Authors (in alphabetical order): Lena Lee, Pangzoo Lee, Bailey B. Smolarek, Myxee Thao, Kia Vang, Matthew Wolfgram, Choua Xiong, Odyssey Xiong, Pa Kou Xiong, & Pheechai Xiong
“Our HMoob American College Paj Ntuab” is a qualitative research study conducted by the Center for College-Workforce Transitions (CCWT) in partnership with the HMoob American Studies Committee (HMASC), a University of Wisconsin-Madison (UW-Madison) student activist initiative, to examine the sociocultural and institutional factors influencing HMoob American college experiences at UW-Madison. We found that the HMoob American students who participated in our study often reported feeling unwelcome or excluded at UW-Madison. Participants stated that they felt the campus community did not have any knowledge of HMoob history and culture, which put HMoob American students in the position of educating their peers and professors on who the HMoob are. Additionally, participants reported experiencing macro- and/or microaggressions in classrooms, residence halls, and on the streets near campus. Our participants also reported feeling unwelcome in certain schools, buildings, and professional student organizations, which has significant implications on HMoob American students’ academic majors, future career plans, and professional social networks. In contrast, the spaces in which our participants stated that they felt most comfortable, safe, and welcome were student support programs, race-specific student organizations, and HMoob specific classes. Participants described these spaces as places where they were able to cultivate their ethnic identity and find mentorship and other support systems.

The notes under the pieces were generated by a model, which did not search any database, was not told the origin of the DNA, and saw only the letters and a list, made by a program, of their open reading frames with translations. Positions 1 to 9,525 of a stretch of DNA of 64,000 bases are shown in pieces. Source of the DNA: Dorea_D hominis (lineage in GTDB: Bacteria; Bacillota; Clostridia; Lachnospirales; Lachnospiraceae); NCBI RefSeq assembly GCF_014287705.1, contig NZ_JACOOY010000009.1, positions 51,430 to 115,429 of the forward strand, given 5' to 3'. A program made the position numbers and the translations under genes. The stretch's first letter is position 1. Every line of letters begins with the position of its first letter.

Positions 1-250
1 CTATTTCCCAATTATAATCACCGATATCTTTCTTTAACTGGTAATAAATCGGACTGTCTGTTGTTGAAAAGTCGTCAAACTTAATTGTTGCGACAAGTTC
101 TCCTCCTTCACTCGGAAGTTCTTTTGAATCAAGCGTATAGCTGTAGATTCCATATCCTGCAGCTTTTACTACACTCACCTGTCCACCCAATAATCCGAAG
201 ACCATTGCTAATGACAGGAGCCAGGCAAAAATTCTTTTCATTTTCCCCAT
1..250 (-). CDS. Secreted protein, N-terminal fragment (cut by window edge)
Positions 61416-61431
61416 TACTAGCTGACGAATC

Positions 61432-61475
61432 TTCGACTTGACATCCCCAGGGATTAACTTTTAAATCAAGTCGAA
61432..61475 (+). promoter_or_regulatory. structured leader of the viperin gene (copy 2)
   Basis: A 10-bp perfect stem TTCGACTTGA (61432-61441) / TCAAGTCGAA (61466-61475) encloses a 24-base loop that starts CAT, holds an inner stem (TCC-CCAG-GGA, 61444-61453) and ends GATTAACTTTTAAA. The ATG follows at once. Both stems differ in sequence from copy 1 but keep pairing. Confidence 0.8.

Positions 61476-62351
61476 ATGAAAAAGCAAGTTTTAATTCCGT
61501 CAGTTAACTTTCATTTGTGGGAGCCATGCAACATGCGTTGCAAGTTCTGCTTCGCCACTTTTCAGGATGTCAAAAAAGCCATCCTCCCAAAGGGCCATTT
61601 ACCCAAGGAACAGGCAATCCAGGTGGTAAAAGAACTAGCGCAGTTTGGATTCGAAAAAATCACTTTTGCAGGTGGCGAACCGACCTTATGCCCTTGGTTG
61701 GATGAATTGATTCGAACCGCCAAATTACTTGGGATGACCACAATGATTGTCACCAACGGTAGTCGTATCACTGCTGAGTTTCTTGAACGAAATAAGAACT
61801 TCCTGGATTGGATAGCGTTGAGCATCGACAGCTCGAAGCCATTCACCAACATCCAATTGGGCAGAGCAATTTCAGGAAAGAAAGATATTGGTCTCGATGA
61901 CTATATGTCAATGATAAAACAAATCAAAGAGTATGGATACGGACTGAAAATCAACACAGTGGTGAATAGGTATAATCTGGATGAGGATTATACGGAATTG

Matthew T. Hora, Emily Parrott, Zi Chen, Mindi N Thompson, Jessica G. Perez-Chavez, Anna K. Fetter, Matías Scaglione, Matthew Wolfgram and Arun Kolar (2018)
Abstract: This report includes preliminary findings from the first round of data collection for The College Internship Study, which is a mixed-methods longitudinal study of internship programs at Claflin University.
The study includes an online survey of students in the second half of their academic programs (n=207), focus groups with students who have and who have not had an internship experience (n=18), and one interview with an educator involved in internship program administration. The research questions guiding this study focus on how stakeholders conceptualize the idea of internships, participation rates by certain demographic characteristics, and the relationship between internship program structure and student outcomes.
This report concludes with recommendations for specific steps that students, faculty and staff at Claflin University, and employers who supervise interns can take to increase participation rates, access, and program quality for internship programs in the Orangeburg area in South Carolina. Full report.